Beverly Ress, art department lecturer in sculpture and design, curated a group show of sculptures of CUA art department instructor Mary Frank and five other artists at the Maryland State Arts Council’s James Backas Gallery in Baltimore, which opened Dec. 3 and will continue until March 24. The show is titled “The Language of Objects.”

Ress is exhibiting her own artwork in a group show in Antwerp, Belgium, that opened on Dec. 12. The show includes the works of Ress and others whose art is featured in the newly published book Confronting Mortality With Art and Science: Scientific and Artistic Impressions on What the Certainty of Death Says About Life (ASP-VUB Press).

She also exhibited her art at Ink-N-Print 09, a December exhibition of prints at the Joan Hisaoka Healing Arts Gallery at the Smith Farm Center for Healing and the Arts in Washington, D.C.

A multimedia installation titled “Al Locro Lado,” co-created by Maria-Amelia Viteri, visiting professor, anthropology, was featured in the Queens Museum of Art in New York City Jan. 16-31. The installation focuses on an Andean Ecuadorian dish made from potatoes and how it reminds the creators of their memories and experiences.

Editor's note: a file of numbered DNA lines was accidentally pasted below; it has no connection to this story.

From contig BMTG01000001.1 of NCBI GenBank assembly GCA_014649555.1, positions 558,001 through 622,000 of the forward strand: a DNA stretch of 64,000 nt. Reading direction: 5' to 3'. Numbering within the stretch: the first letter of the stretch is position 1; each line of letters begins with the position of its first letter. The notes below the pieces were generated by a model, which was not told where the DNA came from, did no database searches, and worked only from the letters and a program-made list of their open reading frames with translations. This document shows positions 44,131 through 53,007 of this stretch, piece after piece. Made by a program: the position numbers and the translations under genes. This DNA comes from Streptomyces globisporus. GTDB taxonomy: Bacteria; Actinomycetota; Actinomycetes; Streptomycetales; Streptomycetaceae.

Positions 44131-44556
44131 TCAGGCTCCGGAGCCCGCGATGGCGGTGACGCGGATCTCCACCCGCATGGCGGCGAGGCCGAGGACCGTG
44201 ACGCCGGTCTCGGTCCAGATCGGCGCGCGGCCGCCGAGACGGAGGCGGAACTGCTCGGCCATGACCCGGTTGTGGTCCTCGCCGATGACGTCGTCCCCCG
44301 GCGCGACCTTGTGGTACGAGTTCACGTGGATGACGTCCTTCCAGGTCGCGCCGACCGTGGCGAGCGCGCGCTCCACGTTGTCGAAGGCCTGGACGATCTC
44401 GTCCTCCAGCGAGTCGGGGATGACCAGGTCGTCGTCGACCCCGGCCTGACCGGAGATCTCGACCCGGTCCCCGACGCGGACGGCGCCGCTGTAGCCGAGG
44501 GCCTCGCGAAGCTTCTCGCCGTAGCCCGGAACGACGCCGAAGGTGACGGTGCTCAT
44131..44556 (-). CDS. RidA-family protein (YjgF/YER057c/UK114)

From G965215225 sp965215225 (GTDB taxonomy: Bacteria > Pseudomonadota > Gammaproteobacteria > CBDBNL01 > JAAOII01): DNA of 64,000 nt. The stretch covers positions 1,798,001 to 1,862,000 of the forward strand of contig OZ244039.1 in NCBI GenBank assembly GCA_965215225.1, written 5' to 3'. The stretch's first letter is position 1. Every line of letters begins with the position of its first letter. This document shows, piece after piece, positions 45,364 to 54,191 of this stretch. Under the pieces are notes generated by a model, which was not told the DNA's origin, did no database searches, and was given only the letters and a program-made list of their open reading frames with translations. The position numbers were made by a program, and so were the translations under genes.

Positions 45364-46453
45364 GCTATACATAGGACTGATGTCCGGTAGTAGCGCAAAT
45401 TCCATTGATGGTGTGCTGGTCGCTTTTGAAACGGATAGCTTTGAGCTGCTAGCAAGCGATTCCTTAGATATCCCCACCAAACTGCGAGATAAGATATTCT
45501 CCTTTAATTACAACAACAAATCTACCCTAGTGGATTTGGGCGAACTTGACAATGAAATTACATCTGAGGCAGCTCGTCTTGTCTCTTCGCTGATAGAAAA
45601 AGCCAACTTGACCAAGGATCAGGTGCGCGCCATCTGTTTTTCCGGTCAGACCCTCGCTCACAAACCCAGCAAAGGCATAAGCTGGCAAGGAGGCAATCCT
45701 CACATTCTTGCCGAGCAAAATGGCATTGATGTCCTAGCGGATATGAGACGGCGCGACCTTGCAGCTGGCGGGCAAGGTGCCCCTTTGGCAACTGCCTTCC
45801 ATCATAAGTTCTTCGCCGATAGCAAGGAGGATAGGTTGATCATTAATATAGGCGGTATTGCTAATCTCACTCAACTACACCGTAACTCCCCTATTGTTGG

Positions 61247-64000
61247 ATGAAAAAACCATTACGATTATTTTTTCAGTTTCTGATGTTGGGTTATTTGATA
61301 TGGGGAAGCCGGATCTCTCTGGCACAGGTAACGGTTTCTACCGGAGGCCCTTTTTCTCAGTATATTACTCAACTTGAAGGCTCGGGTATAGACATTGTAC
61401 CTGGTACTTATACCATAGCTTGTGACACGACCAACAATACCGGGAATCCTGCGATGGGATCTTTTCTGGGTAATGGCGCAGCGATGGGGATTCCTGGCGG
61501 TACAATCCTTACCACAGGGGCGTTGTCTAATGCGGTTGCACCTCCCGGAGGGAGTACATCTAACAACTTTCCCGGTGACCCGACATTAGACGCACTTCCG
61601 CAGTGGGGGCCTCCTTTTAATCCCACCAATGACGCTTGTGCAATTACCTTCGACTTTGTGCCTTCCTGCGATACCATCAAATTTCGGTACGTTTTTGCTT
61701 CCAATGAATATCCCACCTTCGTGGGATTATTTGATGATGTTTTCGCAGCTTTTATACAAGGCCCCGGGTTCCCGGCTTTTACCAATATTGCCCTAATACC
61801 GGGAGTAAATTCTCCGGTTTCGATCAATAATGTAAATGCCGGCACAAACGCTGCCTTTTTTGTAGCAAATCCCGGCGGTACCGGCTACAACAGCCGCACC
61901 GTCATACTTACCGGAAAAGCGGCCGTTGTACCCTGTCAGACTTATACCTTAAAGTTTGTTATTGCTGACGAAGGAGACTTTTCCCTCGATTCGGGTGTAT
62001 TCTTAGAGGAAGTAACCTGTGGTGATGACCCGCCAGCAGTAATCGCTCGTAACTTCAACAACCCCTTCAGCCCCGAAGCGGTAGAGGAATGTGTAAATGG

Gail Beach, associate professor of drama, designed the costumes for a production of Lee Blessing’s play Two Rooms at Baltimore’s Everyman Theatre. The play runs from Jan. 19 to Feb. 21.


A special issue of the journal The Jurist (volume 69, No. 2 for 2009) was published in December. It contains articles deriving from the faculty presentations at the School of Canon Law-sponsored March 2009 conference commemorating the 25th anniversary of the Code of Canon Law. The CUA faculty and their articles include the following:

  • Rev. John Beal, professor, canon law: “Exploring Our Erroneous Zones: Developments in Jurisprudence on Determining Error Since 1983.”
  • Rev. Phillip Brown, S.S., assistant professor, canon law: “The 1983 Code and Vatican II Ecclesiology: The Principle of Subsidiarity in Book V.”
  • Rev. John Foster, assistant professor, canon law: “Sacramental Law: Selected Developments in 25 Years of Praxis.” In the same issue he also wrote a review of the book A Challenging Reform: Realizing the Vision of the Liturgical Renewal, by Archbishop Piero Marini (The Liturgical Press).
  • John J. Grabowski, associate professor of theology and religious studies, wrote a review of the book Moral Theology: New Directions and Fundamental Issues, edited by James Keating (Paulist Press).